American History from Memoria Press: A TOS Review Crew Review

Memoria Press  History is incredibly important to us and our homeschooling. Reliable history is vital! We want to make certain our girls are learning the facts, not a glossed-over story or an agenda-heavy, slanted viewpoint. At the same time, we want them to view history through a biblical lens. I have heard great things about Memoria Press, so I was very excited to give their American history texts a try. We had opportunity to review both The Story of the Thirteen Colonies & The Great Republic Set and 200 Questions About American History Set.    200 Questions About American History Set Grades 5-8The Story of the Thirteen Colonies & the Great Republic Set  Although this is geared towards grades 5-8, I think it is very appropriate for younger elementary if the parent works with them. I used this most heavily with Grace who is in 1st grade technically, but working on a 2nd grade level and higher in every subject. She is reading on a 5th/6th grade level and I had already planned to begin studying American History with her. Her older sisters also listened in on the days I read aloud to her.

 I usually read the bite-size chapters aloud to her which took about 7 minutes. When she read on her own it took about 10 minutes and she fully comprehended what she read. Some of the historical names threw her a little bit, but I think we all face that! I like the style of writing. It feels very much in line with the living history style we like although Memoria Press is known for having a more classical education feel. This text reads in a story-like way which means it would work well for upper elementary independent learners. As we read Grace would ask more questions and wanted to find out more information. That by itself tells me this is an excellent choice for history. Anything that provides a natural desire to know more has my recommendation!  

 When I asked Grace what her favorite part was she squealed and said, “Looking up new words!” What she meant was completing the vocabulary assignment. After we read a chapter I would have her look up 3-4 words from the list in the workbook. She loves dictionaries anyway, so the fact that she was assigned to use one for school was great! Because she already reads the dictionary for fun (Yup…for fun!) she had no problem locating the words and understanding how alphabetical order works in the dictionary. There were only a few times when I needed to guide her a little. We would look at the different definitions and then find the word in chapter we read. Using context I would have her tell me which definition she thought fit best. She did great with this!

I also chose several questions for her to answer from the student book. We would discuss the answers and then she would write them down. This was a little harder for her merely because of her age. Forming sentences comes naturally but as she is still fine tuning her handwriting skills getting those words onto the page can be a little frustrating, which is why I did not have her do this solely on her own. However, after just a couple of units she was becoming more independent and needed less help from me in this area. So many times kids just need the opportunity to try something at a higher level and they surprise me!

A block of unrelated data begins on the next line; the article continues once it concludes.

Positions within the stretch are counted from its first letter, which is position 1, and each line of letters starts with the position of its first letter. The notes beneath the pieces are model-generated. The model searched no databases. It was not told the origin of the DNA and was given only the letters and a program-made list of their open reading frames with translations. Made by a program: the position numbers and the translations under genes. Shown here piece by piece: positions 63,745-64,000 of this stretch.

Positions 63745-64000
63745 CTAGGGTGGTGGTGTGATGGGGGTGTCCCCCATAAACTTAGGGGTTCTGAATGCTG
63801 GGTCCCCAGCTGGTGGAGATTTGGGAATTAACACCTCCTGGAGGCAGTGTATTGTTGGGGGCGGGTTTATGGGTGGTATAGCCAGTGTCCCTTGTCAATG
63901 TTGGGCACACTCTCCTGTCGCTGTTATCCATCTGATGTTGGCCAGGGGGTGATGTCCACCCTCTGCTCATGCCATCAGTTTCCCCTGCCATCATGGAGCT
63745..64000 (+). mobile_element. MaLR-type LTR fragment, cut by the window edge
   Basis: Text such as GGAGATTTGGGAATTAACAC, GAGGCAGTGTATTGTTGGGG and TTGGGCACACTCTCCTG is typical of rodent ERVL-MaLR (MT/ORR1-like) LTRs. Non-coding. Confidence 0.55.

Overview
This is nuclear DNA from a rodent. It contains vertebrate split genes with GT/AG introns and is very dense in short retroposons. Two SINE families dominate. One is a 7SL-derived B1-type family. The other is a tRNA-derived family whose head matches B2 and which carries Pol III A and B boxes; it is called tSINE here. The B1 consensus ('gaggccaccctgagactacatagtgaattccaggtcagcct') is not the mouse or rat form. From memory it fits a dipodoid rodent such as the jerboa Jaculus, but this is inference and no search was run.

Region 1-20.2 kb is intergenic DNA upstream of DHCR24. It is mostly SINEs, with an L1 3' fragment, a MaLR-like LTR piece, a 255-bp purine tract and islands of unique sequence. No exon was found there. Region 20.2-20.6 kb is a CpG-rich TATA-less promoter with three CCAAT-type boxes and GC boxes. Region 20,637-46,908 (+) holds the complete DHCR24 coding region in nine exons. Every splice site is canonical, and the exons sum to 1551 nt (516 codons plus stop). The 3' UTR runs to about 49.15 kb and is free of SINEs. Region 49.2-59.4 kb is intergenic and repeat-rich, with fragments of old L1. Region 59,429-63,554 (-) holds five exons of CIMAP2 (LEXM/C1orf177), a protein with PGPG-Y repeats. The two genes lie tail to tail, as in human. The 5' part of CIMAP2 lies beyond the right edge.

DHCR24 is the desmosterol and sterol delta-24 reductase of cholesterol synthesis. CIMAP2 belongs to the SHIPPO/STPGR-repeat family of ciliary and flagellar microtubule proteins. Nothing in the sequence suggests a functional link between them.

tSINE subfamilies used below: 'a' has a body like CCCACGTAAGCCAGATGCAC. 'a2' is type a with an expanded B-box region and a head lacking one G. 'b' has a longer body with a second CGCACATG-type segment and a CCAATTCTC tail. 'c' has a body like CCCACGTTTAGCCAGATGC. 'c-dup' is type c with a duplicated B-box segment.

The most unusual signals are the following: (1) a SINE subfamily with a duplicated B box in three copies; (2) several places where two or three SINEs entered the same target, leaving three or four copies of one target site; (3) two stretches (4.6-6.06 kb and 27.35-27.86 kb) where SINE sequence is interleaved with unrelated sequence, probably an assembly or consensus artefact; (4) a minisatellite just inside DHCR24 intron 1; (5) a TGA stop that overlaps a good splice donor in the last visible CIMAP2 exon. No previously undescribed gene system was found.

After the first unit we began incorporating the flashcards and questions from the 200 questions about American History set. Being that we do not typically use a classical approach to learning I had no idea how this would go over. I shouldn’t be surprised that Grace loved this, she loves everything! She had fun studying this way and then answering my questions. These little cards are very basic in design, but are a great way to review facts! 

   Grace learns best when she is speaking…she’s our little chatterbox for certain! She would read herself the question and try to remember the answer, then double check. It only took her about 10 minutes with the cards which easily corresponded with each unit in The Story of the Thirteen Colonies and The Great Republic before she could recall them. Again, the historical names gave her pause, but once I taught her how to say the words she was fine.  

 This is Grace being, well, Grace! She is vibrant, wiggly, and energetic. She loves to learn, but is usually bouncing while doing so! She was working in her student book in the kitchen with me and being her usual fun self. I wanted to include this silly shot to show that even if you do not have a get-down-to-business, workbook kind of kid, you will want to look into this American history curriculum from Memoria Press. The chapters of the book are short enough to keep even the shortest attention span occupied and the questions are not just busy work. They are well-thought through and often allow for inference and good discussion. Grace loved this and asks to work on history first thing each morning. I love that there is an answer key included for the teacher! With three children in three different levels of everything teacher guides with answer keys are a huge help to my getting through the day with ease. I can move from one subject to the next without any difficulty at all. I highly recommend these programs and am now intrigued to explore other subjects offered by Memoria Press. Don’t forget to check out what my Crew-mates had to say!  

First Form Greek, Iliad/Odyssey and American History {Memoria Press Reviews}

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